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NCJ Number: 97753 Add to Shopping cart Find in a Library
Title: Public Defender Program in North Carolina
Journal: Popular Government  Volume:49  Issue:2  Dated:(Fall 1983)  Pages:5-10
Author(s): F G Lind
Date Published: 1983
Page Count: 6
Sponsoring Agency: National Institute of Justice/
Rockville, MD 20849
NCJRS Photocopy Services
Rockville, MD 20849-6000
Sale Source: National Institute of Justice/
NCJRS paper reproduction
Box 6000, Dept F
Rockville, MD 20849
United States of America

NCJRS Photocopy Services
Box 6000
Rockville, MD 20849-6000
United States of America
Language: English
Country: United States of America
Annotation: This paper describes North Carolina's public defender system, explains how the system works in practice, and examines some arguments for and against it.
Abstract: Seven of North Carolina's judicial districts maintain an office of public defender; in the other 27, the court assigns private lawyers to represent indigent clients. The State recoups about 10 percent of the costs of defending indigent criminal defendants. The North Carolina system began in 1970. The governor appoints most of the public defenders from nominees named by written ballot of the attorneys living in the district. Public defender offices mainly handle criminal cases: traffic, larceny, breaking or entering, assault, arson, robbery, sexual offenses, rape, and murder. One lawyer generally stays with the case through all levels of representation. A case example involving a breaking and entering case in Guilford County shows all the steps involved in a case that goes to a jury trial. The system's main advantage is that it gives indigent defendants effective and efficient representation. It speeds the handling of cases and provides criminal defense materials to other local lawyers. Low cost and better outcomes for defendants are other benefits. Objections to the system are that it can deny young local lawyers trial experience and that public defenders may be too cooperative with prosecutors. However, it is possible for young lawyers to obtain trial experience, and no evidence supports the second complaint. The public defender system should be expanded. A total of 22 footnotes are supplied.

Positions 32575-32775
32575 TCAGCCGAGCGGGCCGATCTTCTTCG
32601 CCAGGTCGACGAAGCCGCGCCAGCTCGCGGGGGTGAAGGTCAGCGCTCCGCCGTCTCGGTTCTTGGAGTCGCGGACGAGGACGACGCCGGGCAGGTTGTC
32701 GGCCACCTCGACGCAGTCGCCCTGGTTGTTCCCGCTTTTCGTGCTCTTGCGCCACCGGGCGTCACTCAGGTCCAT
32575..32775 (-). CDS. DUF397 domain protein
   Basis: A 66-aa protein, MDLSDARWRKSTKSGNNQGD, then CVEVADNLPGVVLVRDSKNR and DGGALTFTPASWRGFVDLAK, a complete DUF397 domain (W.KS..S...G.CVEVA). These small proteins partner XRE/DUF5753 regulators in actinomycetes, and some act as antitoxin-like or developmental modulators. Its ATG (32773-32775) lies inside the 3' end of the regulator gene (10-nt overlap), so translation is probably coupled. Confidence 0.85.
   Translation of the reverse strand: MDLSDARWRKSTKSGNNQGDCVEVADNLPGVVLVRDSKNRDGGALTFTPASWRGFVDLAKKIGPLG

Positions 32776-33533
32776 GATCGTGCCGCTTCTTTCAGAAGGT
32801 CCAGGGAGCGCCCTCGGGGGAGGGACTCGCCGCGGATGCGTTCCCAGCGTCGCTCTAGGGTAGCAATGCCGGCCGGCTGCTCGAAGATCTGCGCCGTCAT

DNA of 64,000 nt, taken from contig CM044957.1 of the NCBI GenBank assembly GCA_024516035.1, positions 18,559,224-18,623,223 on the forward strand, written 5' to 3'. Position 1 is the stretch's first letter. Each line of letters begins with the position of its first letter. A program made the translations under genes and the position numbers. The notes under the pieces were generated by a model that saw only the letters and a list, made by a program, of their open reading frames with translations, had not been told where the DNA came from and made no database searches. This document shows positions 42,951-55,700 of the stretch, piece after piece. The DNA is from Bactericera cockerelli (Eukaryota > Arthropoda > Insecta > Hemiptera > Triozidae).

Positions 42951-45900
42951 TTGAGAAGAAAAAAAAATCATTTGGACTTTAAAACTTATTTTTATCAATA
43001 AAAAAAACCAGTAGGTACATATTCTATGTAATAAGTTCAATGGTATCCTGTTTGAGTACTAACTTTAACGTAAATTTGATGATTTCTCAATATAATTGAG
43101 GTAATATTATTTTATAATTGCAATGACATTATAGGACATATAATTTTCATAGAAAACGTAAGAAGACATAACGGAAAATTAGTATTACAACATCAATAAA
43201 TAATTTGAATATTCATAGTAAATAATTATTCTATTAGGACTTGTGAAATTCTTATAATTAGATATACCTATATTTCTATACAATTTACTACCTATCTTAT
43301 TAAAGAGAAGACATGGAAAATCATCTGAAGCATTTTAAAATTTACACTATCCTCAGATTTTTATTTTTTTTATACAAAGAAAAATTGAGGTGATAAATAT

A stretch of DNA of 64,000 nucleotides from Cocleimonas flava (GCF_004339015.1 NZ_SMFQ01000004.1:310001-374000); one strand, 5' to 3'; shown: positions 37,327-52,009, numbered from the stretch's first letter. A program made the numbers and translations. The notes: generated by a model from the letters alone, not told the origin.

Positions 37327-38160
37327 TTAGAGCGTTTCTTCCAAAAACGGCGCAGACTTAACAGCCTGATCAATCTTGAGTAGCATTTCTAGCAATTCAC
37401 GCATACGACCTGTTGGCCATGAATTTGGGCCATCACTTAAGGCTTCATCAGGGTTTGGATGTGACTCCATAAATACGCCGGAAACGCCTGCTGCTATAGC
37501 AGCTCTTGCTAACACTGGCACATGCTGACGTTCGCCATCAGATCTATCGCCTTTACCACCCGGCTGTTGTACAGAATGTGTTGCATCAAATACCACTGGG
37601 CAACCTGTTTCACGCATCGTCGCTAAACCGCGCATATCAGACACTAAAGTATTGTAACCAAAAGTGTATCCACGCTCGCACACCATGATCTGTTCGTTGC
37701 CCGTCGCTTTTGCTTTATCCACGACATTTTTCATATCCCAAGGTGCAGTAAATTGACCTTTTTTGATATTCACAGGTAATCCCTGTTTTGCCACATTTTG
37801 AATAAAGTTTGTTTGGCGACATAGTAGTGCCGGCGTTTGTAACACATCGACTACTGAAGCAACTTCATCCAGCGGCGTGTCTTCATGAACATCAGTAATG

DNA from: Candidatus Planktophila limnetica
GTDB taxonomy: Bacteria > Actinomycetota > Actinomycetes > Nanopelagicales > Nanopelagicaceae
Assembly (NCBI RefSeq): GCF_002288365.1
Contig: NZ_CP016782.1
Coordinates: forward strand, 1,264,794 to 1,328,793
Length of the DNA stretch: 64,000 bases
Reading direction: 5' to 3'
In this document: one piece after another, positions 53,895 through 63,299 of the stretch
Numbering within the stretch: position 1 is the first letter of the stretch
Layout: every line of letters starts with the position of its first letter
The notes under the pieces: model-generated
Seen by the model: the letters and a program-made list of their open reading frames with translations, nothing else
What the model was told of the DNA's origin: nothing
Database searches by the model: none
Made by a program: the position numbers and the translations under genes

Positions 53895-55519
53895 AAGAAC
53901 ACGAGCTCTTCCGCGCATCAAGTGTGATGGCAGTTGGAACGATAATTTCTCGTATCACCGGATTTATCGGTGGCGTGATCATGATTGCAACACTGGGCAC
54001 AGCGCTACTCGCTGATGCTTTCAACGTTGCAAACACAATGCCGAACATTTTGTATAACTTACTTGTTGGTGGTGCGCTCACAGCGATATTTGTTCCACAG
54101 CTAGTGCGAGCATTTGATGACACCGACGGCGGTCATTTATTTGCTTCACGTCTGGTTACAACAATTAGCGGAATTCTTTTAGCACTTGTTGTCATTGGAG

Index Term(s): North Carolina; Public defenders; Services effectiveness
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